Wolverhampton Wanderers were off to a flying start this season picking up seven points from a possible nine. Unfortunately for Wolves reality has set in and the team hasn’t gained a point in their last five.
Losses to Tottenham, QPR, Liverpool, Newcastle and most recently West Brom in the Black Country Derby have sunk this club to the lower half of the table. Relegation form is plaguing the club, yet Mick McCarthy and his merry band of Championship quality players continue to get a pass by the English media.
To call all of Wolves’ players Championship quality is a little harsh. The likes of Jamie O’Hara, Steven Fletcher, Kevin Doyle and Roger Johnson are Premier League quality. On their day these players have the ability to carry this team. Unfortunately, since winning promotion to the Premier League three seasons ago consistency has been hard to find; as well as players to augment the talent needed for this level. At least for McCarthy.
Coming into the season Wolves were outside contenders to fight relegation according to most pundits. However, they have shown nothing but relegation form since the beginning of September though they have picked up two wins in the Carling Cup. The two big signings in the off-season, Johnson and O’Hara, have only improved the squad marginally.
Since coming up in ‘09-’10 McCarthy has stayed true to several of the players that won Wolves promotion from the Championship in ‘08-’09. Sylvain Ebanks-Blake was a superstar in the Championship scoring 25 goals in the team’s promotion year, as well as winning the Golden Boot and Player of the Year awards. However, since making the step up to the Premier League, Ebanks-Blake’s goals have come at a premium. Ebanks-Blake’s goal tally in the Premier League currently sits at nine, and what supporters should wonder is why he is routinely picked by McCarthy. With Wolves chasing the game against the Baggies last weekend Ebanks-Blake ran around the pitch aimlessly looking for a pass and the opportunity to squander a shot at goal. Ebanks-Blake is similar in style to Doyle, but lacks the same work ethic.
Along with Ebanks-Blake McCarthy still relies on players such as Karl Henry to anchor his side. A lot has been said of Henry’s inability to do anything on a football pitch that resembles football, and unbelievably he is always one of the first names on the team sheet.
Meanwhile, once sought after winger Matt Jarvis has settled into his role as a player of potential playing on a mediocre team. In reality Jarvis is already 25 years old, a time that most players peak or have already peaked. Despite all the praise Jarvis has received in the past 18-months he has never maintained his performances from week to week. With his club trailing West Brom on Sunday McCarthy didn’t even have the belief in Jarvis to help turn the match around and instead opted for Adlene Guedioura — another extremely ineffective player that wears a Wolves shirt. Last season’s England call-up doesn’t seem warranted when looking at Jarvis’s top-flight goals and assist totals: Seven goals, nine assists. Once again his call-up could have been down to a lack of English talent rather than Jarvis’s performances. Seven goals and nine assists from the club’s ace winger just doesn’t cut it.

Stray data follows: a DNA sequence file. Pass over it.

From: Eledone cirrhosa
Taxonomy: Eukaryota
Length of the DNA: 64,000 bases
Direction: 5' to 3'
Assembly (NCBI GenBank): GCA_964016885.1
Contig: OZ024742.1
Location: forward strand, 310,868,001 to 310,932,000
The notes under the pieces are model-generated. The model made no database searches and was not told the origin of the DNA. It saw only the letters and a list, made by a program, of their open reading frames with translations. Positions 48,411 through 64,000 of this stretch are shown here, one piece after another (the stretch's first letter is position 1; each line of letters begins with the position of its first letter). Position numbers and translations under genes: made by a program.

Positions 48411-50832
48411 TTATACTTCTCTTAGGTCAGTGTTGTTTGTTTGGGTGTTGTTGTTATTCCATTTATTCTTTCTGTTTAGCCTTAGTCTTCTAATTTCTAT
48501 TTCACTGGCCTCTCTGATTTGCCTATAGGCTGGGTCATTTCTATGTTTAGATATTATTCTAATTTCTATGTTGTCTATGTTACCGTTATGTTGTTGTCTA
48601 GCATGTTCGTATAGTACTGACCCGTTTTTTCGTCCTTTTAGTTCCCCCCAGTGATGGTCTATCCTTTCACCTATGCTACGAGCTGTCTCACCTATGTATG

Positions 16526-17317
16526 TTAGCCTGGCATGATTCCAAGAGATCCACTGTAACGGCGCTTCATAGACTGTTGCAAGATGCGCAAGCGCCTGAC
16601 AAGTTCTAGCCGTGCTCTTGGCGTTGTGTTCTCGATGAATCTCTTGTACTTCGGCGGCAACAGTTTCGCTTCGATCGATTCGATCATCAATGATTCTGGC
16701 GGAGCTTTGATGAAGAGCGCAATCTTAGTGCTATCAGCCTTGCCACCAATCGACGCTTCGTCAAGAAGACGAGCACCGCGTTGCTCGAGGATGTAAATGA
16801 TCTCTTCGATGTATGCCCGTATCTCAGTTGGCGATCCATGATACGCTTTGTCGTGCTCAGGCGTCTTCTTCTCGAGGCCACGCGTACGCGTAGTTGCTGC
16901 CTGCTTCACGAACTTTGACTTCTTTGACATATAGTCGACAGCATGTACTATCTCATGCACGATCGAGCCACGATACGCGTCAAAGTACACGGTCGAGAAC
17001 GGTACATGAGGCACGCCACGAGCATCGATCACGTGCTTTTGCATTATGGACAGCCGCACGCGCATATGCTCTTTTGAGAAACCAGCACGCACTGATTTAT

Too many managers lose their jobs in football these days. However, no one has overstayed their welcome as much as McCarthy, though Steve Bruce is close. Some will say he has maintained Wolves’s Premier League status, but that argument is hard to swallow when Wolves have fought relegation over the past two years and have almost looked certain to go down in both years. In ‘09-’10 they finished eight points above the drop zone thanks to Burnley, Hull City and Portsmouth being dreadful. Last year they were saved on the last day of the season by one point despite losing on the last day of the year.
Unlike Stoke City, who came up with Wolves in ‘09, Tony Pulis has maintained the Potters’ Premier League status and built on it last season with a mid-table finish and FA Cup Final appearance. Stoke is a club in similar financial circumstances, but has bought wisely and made the Britannia Stadium into a fortress. Though Pulis relied on Rory Delap and others, after promotion he spent money when the time was right — something McCarthy hasn’t done, and when some money has been spent it has been on the likes of Stefan Maierhofer. But even when McCarthy has bought wisely in Jelle Van Damme he rarely played the footballer and sold him just as fast as he bought him. Pulis may still play a long ball style, but at least they have the appearance of a team that can play it on the ground. However, Wolves regularly lack ideas and routinely play the ball back to front. If O’Hara can get on the ball than Wolves have a creative threat, but once neutralized they’re grasping at straws yet again.
In a city that is struggling financially it is vital that Wolves stay in the top-flight. One in eight shops stands empty in Wolverhampton, and if the money of Premier League away fans goes the same way as the jobs have, it could be a long way back for both a historic British team, town and a place I call my second home.